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Health and Wellbeing

Food Safety

Food safety at parties

Find out more on how to prevent food contamination at large gatherings.

ACT Government Health: Food Safety at Parties Info Sheet

Food safety at parties

Food Safety in hot weather

Find out more information on how to keep food safe in hot weather.

ACT Government Health: Summertime Food Safety Tips

Food safety when eating outdoors

Summer is a great time to enjoy a Barbeque. Find out more on how to take care in the preparation of food that is going to be eaten outdoors.

ACT Government Health: Food Safety when eating outdoors or barbequing Fact Sheet

Food temperatures

Certain foods need to be prepared, stored and displayed at a certain temperature. Find out more about the food danger zone temperature guideline.

ACT Government Health: Temperature Danger Zone Information

Packed lunches

Find out more information on how to prepare and store food that is brought from home.

ACT Government Health: Lunch from Home Fact Sheet


  • Have you had your 3 Gardasil vaccinations? (Gardasil is the vaccine which helps to protect you against Cervical Cancer.)
  • Do you know how to do BSE (Breast Self-Examination)? Follow the link to go through the steps of how to do a BSE:  DiscoveryForMe – How to do a breast self-examination
  • Have you had your Cervical Screening test? This should be done every 5 years.
  • Did you know that the Medical Centre does Chlamydia tests and STI screening?


  • The Medical Centre also does Chlamydia tests and STI screening for guys as well.
  • Do you know how to check your testicles for any unusual lumps? Guide on how to do TSE.

Skin Cancer

If you notice any changes to your skin that concern you, make an appointment with one of the doctors at the University Medical Centre or your GP.

Things to look out for include:

  • A sore that does not heal
  • Spread of pigment from the border of a spot to surrounding skin
  • Redness or a new swelling beyond the border
  • Change in sensation - itchiness, tenderness, or pain
  • Change in the surface of a mole - scaliness, oozing, bleeding, or the appearance of a bump or nodule

Find out more about the UV Index and when to protect your skin from the Cancer Council.

Not all skin changes are caused by skin cancer. Your doctor will investigate your skin changes to determine a cause and appropriate management.

Quick Health Inventory

  • Are you getting enough sleep?
  • Are you getting at least 30 minutes of physical exercise on at least 3 - 4 days of the week?
  • Do you get enough sunlight for Vitamin D production but not too much because sunburn increases the risk of melanoma?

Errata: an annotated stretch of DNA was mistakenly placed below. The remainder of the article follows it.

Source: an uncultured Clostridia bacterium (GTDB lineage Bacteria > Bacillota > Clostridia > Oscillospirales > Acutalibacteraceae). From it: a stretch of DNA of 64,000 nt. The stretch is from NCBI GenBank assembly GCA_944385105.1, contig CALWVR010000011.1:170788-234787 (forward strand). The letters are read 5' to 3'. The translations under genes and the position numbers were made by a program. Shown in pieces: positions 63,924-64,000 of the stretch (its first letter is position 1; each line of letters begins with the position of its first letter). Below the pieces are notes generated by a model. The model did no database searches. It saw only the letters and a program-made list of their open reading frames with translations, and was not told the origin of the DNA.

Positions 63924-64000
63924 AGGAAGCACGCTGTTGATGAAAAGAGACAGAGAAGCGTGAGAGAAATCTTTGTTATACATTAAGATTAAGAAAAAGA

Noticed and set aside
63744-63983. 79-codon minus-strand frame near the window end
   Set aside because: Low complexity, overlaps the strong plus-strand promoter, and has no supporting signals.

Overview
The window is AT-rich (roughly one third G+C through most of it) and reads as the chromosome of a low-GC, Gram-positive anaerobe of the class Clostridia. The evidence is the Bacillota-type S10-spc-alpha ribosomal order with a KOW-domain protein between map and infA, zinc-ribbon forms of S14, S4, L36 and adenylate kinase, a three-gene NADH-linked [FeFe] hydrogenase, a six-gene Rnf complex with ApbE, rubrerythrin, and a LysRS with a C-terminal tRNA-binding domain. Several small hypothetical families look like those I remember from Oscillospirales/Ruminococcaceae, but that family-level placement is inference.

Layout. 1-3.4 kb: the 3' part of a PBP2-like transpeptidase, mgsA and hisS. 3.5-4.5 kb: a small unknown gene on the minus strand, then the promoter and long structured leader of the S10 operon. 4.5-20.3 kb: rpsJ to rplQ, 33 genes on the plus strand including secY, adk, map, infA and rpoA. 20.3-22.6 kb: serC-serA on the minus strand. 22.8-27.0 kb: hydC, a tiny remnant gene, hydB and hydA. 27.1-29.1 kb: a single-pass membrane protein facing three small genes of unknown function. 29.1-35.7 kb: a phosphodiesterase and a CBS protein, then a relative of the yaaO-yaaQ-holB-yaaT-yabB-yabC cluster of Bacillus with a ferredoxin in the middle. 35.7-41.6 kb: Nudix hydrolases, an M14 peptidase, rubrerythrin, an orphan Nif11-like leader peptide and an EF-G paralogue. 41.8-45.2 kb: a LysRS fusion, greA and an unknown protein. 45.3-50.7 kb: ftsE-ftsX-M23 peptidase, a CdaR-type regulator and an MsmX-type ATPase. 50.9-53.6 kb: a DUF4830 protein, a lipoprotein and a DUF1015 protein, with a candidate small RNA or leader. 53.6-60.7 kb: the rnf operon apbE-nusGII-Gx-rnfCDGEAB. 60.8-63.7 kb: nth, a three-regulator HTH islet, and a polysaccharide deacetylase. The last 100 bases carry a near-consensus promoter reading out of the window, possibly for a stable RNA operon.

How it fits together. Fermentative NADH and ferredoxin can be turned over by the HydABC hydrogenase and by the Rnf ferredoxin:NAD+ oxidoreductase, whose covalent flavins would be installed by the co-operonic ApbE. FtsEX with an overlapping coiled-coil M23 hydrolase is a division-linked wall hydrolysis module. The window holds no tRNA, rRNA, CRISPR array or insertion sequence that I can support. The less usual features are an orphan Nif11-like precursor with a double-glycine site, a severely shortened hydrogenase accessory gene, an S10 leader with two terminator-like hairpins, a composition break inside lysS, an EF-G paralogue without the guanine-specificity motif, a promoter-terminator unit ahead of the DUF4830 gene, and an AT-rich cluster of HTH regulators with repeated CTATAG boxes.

• Are you eating a variety of foods from the five main foods groups?:
    • Bread, cereals, rice, pasta, noodles
    • Vegetables, legumes
    • Fresh fruit
    • Milk, yoghurt, cheese
    • Meat, fish, poultry, eggs, nuts, legumes.
  • Are you getting enough Iron, B12 and Folate in your diet? If you are tired, consult your doctor for a blood test to exclude other causes and determine appropriate supplementation if needed. [People with a family history of haemochromatosis should have a blood test for the gene and should not take vitamins with iron]

Drinking and Smoking

Do you know how much alcohol you are consuming in a week? Follow this link, to ReachOut.Com, for information on safe drinking, binge drinking, drink spiking, staying safe at parties and more.

You can also take the survey at THRIVE to see if you are drinking safely.

There are many support services in the community to help with smoking cessation. You can start with a visit to the UC Medical & Counselling Centre and talk to one of the doctors, nurses or counsellors about how we can help you to quit.

And don't forget that the UC has a Tobacco on Campus Policy and designated smoking areas!

Stress and Mental Health

Many of us are ill equipped to cope with the thoughts, feeling and behaviours associated with stress. Many people try to ignore or avoid the experiences, which in time only makes matters worse.
Those who cope well with stress usually demonstrate the following:

  • Internal control (able to respond to stress appropriately and turn difficulties into challenges);
  • Social Support (have friends, family or a community they can lean on for support and guidance);
  • Anchors (have personal beliefs and values, routines, meaningful things or places that support them to cope with stress);
  • Physical care (attend to their physical needs i.e. sleep exercise, nutrition);
  • Involvement (participate with a group or community, have a sense of belonging );
  • Interpretation of events (have a positive outlook, see themselves as competent and able to effectively influence a situation);
  • Reactions to stress (are constructive).

A visit to our doctors or counsellors can assist with ways of dealing with stress and other mental difficulties. Find more information and tips on stress and mental health here.